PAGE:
The enormous changes that the Malays particularly have had to cope with in the last 40 years have not been strong on cultural and political development.   Instead the changes that were wrought by education and urbanization, by leaving life in the kampong and substituting it with life in a condo have proved to be a little empty.  Pursuing the dream of comfort, convenience and security in the modern world is not an end in itself, we still need a sense of purpose;  and then technology stepped in with another promise: use your iPhone and experience the world, be a part of everything, in effect be a cog in the elaborate plot of buying and consuming the latest  technology; but in the end it will not change your life at all. To do that we still need our individuality and our own powers to think and act.

We have the magic of instant communication at every moment to every corner of the world, our selfies plaster our self-awareness with a sense of accomplishment that is no more real than the bomoh’s incantations. We have been hoodwinked into thinking that we have an intrinsic importance that repeated images surely validate: but communication should be a means to an end, not an end in itself, and I think these works are a poignant reminder that we are in danger of being hoodwinked ourselves.

Thank you, Azam, for these works, and for inviting me this evening, and I hope this show will give all of us the impetus to be more than just a cog in a machine.

Angela Hijjas, August 5 2015

 

Bricolage: Rimbun Dahan Residency Exhibition 2015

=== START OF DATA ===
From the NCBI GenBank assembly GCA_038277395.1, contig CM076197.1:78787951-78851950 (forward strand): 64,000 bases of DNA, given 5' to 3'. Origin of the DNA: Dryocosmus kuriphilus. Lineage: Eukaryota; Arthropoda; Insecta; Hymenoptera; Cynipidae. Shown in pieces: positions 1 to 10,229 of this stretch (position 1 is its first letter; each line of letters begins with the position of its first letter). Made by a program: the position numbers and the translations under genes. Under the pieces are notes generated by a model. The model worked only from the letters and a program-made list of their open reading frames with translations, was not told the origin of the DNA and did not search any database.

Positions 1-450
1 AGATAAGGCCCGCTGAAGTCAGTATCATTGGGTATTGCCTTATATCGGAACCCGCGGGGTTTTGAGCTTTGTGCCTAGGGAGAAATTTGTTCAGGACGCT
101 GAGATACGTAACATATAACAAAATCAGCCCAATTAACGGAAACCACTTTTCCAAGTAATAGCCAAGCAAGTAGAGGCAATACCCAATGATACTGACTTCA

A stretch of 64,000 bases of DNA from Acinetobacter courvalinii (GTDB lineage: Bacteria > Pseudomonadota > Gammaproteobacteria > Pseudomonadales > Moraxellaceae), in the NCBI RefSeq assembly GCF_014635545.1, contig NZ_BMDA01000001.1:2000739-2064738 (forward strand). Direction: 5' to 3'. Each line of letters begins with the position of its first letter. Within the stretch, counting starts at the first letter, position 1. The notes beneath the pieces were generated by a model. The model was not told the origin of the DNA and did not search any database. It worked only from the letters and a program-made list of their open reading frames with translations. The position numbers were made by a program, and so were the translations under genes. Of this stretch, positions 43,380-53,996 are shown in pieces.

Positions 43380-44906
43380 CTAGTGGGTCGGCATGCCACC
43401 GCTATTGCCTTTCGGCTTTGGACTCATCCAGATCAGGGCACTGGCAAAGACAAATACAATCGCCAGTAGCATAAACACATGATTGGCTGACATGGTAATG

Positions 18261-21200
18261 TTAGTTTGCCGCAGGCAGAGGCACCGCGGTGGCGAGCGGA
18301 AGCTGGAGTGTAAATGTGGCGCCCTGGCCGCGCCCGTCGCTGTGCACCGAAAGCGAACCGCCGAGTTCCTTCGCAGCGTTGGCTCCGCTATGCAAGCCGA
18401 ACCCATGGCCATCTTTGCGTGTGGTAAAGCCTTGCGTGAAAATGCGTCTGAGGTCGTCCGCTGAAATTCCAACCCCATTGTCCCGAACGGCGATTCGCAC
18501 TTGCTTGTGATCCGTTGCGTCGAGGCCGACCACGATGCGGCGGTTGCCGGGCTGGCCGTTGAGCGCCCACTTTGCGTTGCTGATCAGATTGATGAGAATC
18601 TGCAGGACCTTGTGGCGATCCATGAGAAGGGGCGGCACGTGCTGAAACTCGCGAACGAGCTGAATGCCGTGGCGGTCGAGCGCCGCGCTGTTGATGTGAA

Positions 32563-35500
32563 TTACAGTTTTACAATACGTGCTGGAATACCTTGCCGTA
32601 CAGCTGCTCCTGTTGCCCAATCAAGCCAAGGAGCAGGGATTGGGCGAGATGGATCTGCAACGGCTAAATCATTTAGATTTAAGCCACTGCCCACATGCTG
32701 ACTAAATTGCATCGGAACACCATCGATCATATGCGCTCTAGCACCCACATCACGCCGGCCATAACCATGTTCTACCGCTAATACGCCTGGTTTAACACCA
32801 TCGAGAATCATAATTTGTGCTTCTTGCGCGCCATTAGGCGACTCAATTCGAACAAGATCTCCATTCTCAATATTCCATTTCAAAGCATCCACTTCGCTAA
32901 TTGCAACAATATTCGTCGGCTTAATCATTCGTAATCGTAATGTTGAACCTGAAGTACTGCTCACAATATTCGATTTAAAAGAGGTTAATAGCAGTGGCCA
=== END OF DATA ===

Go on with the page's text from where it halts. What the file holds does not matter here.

Bricolage: Rimbun Dahan Residency Exhibition 2015

Bricolage March 2015 Website Header

Rimbun Dahan presents Bricolage, a selection of works by our current resident artists from various countries in South East Asia and Asia Pacific. The exhibition combines works of varying mediums as well as varying viewpoints, showcasing the differentiated results of the artists’ time spent working and living in Rimbun Dahan.

The artists featured are: Malaysian sculptor Anniketyni Madian, Australian artist Jennifer Tyers, Indonesian poet Khairani Barokka, Vietnamese painter and sculptor Tran Dan, and Thai painter Yuwatee Jehko.

Opening Hours:

Weekends 10am – 6pm, Monday to Friday by appointment
15 – 22 March 2015

Address:

Km 27 (entrance before Lorong Belimbing), Jalan Kuang 48050 Kuang, Selangor

Entry: Free

Guided Tour

At 9am on Sunday 22nd March 2015, there will also be a guided tour of the Rimbun Dahan gardens and traditional houses by Angela Hijjas.

For further inquiries about the exhibition or the artists you can contact Syar, Arts Manager, at syar@rimbundahan.org.

For more information on the artists visit:

www.anniketynimadian.com

www.jennifertyers.com

www.khairanibarokka.com

www.danvietartstudio.blogspot.com

www.works.io/yuwatee-jehko